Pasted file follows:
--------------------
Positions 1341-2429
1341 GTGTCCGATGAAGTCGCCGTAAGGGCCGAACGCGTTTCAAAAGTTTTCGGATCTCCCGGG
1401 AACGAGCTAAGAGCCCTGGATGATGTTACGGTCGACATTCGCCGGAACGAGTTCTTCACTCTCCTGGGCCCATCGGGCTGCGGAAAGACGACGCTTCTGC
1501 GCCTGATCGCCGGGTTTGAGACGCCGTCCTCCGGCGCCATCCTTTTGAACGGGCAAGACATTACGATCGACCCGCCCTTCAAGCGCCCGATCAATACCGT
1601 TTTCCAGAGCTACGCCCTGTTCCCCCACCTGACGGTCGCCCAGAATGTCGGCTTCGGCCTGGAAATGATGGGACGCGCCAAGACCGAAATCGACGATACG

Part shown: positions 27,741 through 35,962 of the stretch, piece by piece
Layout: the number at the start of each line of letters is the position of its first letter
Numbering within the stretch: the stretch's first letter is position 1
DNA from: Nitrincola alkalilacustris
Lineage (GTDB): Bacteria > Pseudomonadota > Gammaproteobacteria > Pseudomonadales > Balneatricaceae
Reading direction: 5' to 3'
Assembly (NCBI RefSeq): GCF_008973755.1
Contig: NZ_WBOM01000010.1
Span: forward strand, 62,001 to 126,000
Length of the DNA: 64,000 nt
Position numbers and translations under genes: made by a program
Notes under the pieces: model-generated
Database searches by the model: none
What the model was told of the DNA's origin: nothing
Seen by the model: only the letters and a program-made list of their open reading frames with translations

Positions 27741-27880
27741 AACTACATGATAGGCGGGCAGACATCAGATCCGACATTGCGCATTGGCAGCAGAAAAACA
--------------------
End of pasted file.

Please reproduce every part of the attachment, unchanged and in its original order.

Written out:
Positions 1341-2429
1341 GTGTCCGATGAAGTCGCCGTAAGGGCCGAACGCGTTTCAAAAGTTTTCGGATCTCCCGGG
1401 AACGAGCTAAGAGCCCTGGATGATGTTACGGTCGACATTCGCCGGAACGAGTTCTTCACTCTCCTGGGCCCATCGGGCTGCGGAAAGACGACGCTTCTGC
1501 GCCTGATCGCCGGGTTTGAGACGCCGTCCTCCGGCGCCATCCTTTTGAACGGGCAAGACATTACGATCGACCCGCCCTTCAAGCGCCCGATCAATACCGT
1601 TTTCCAGAGCTACGCCCTGTTCCCCCACCTGACGGTCGCCCAGAATGTCGGCTTCGGCCTGGAAATGATGGGACGCGCCAAGACCGAAATCGACGATACG

Part shown: positions 27,741 through 35,962 of the stretch, piece by piece
Layout: the number at the start of each line of letters is the position of its first letter
Numbering within the stretch: the stretch's first letter is position 1
DNA from: Nitrincola alkalilacustris
Lineage (GTDB): Bacteria > Pseudomonadota > Gammaproteobacteria > Pseudomonadales > Balneatricaceae
Reading direction: 5' to 3'
Assembly (NCBI RefSeq): GCF_008973755.1
Contig: NZ_WBOM01000010.1
Span: forward strand, 62,001 to 126,000
Length of the DNA: 64,000 nt
Position numbers and translations under genes: made by a program
Notes under the pieces: model-generated
Database searches by the model: none
What the model was told of the DNA's origin: nothing
Seen by the model: only the letters and a program-made list of their open reading frames with translations

Positions 27741-27880
27741 AACTACATGATAGGCGGGCAGACATCAGATCCGACATTGCGCATTGGCAGCAGAAAAACA